But why? Because many liberals stand by the ACLU’s faulty reasoning that businesses open to the public must serve everyone – it’s not “personal” property anymore. Faulty because it implies that, once you start selling a product or service, you automatically lose your right to freely and voluntarily interact with other people. It’s opened to the public, so it suddenly becomes public “property” and the business owner loses any say in who he or she does business with.
Following that logic, a Muslim baker would be forced to make a cake with Mohammed’s face on it – an unspeakable moral crime in Islam – Hooters would have to hire anyone as a server and gay bathhouses would have to welcome female patrons.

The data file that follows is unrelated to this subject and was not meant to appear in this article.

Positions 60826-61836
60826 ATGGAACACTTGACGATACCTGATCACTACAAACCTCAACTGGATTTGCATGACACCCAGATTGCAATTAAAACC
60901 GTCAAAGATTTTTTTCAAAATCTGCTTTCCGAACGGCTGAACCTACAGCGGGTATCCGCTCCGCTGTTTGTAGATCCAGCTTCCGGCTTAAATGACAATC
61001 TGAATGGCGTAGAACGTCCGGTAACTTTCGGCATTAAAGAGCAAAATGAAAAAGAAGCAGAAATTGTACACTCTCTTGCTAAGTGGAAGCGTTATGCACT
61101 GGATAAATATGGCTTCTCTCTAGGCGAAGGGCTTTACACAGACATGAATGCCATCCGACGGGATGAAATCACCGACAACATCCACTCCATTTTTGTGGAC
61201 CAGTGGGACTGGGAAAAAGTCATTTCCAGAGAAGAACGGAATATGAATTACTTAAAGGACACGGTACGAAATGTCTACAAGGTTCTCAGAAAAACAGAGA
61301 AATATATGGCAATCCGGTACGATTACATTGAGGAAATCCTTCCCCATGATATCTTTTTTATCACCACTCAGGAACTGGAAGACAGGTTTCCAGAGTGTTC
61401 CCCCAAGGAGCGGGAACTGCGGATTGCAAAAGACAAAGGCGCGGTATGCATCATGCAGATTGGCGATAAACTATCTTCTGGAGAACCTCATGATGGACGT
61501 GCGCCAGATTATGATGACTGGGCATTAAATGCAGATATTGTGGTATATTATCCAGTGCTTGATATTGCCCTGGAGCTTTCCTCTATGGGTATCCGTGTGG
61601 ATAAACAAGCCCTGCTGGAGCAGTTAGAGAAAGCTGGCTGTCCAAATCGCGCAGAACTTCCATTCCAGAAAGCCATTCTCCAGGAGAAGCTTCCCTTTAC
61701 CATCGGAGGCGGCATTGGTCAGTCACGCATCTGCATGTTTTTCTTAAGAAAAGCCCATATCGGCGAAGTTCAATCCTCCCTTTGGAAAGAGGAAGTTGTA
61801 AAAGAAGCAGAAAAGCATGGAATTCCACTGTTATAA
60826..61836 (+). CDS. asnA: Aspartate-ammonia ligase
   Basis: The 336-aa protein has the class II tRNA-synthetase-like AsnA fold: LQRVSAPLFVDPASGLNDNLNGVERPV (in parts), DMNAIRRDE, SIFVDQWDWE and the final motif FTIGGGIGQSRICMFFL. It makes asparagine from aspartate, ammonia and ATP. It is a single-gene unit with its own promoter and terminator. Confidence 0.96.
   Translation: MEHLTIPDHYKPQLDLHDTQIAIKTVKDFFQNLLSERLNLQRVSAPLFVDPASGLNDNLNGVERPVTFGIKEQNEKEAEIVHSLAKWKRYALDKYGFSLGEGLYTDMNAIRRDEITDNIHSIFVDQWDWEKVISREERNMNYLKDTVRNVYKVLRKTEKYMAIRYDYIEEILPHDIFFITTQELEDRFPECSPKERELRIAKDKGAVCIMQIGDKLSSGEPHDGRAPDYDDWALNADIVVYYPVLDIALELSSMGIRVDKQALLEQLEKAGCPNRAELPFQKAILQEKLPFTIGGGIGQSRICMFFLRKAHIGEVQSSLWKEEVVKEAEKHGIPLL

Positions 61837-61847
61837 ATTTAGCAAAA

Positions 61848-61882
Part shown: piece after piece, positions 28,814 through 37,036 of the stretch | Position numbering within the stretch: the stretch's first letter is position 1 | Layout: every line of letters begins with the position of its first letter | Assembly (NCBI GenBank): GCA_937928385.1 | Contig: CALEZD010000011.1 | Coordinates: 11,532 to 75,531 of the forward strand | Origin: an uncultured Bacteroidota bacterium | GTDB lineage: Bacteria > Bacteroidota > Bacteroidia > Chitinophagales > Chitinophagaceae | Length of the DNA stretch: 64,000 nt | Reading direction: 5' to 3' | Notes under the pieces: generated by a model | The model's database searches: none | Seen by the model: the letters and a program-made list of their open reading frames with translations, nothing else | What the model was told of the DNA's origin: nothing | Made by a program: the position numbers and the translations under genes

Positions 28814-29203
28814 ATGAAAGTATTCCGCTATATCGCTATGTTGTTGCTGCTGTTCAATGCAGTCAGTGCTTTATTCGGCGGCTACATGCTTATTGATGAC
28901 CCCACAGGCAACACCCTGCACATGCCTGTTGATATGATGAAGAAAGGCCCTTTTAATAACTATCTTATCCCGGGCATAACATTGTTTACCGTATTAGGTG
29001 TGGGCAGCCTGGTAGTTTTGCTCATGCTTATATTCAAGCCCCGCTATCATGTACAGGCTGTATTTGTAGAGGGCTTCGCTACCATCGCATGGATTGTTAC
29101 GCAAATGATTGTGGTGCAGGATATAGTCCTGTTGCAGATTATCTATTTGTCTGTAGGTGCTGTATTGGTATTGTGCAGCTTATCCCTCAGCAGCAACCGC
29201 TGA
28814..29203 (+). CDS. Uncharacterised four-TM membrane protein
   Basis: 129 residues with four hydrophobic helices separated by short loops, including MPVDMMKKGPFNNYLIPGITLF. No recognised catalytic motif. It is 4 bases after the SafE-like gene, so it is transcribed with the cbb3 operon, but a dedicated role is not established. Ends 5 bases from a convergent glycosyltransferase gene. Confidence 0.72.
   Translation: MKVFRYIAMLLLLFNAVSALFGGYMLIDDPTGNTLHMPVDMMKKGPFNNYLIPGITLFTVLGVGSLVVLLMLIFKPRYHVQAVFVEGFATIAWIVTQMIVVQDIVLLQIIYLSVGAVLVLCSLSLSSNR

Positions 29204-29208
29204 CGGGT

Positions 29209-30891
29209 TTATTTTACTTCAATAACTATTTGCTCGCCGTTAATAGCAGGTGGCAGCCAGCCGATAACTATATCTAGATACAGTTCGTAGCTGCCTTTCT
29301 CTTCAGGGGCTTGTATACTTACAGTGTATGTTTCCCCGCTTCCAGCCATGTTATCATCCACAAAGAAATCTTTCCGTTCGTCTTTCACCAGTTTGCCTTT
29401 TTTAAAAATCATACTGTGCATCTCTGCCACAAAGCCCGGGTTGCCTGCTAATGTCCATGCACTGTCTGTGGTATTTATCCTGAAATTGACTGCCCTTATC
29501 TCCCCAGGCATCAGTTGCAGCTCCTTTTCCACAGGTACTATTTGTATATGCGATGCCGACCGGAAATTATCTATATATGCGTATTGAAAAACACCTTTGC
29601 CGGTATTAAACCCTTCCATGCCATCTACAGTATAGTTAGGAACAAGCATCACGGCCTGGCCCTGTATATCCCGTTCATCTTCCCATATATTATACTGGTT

As silly as the preceding examples sound, this is exactly what a SCOTUS decision in favor of the plaintiffs would entail. Once the government decides what one business must do, it can decide what all businesses must do. Don’t forget that parts of the US had been under this regimen for nearly 100 years after the end of the Civil War.
Indeed, the infamous Jim Crow laws not only maintained an apartheid-like state for African Americans, but they also dictated how private businesses needed to interact with these people. Had private bus companies been able to let all their customers sit wherever they want, Rosa Park would not have become an icon of civil disobedience since she would not have violated any arbitrary laws stating that she must go to the back of the bus. Instead, she would have ridden the bus that let her sit where she pleases.
Let Bigots Expose Themselves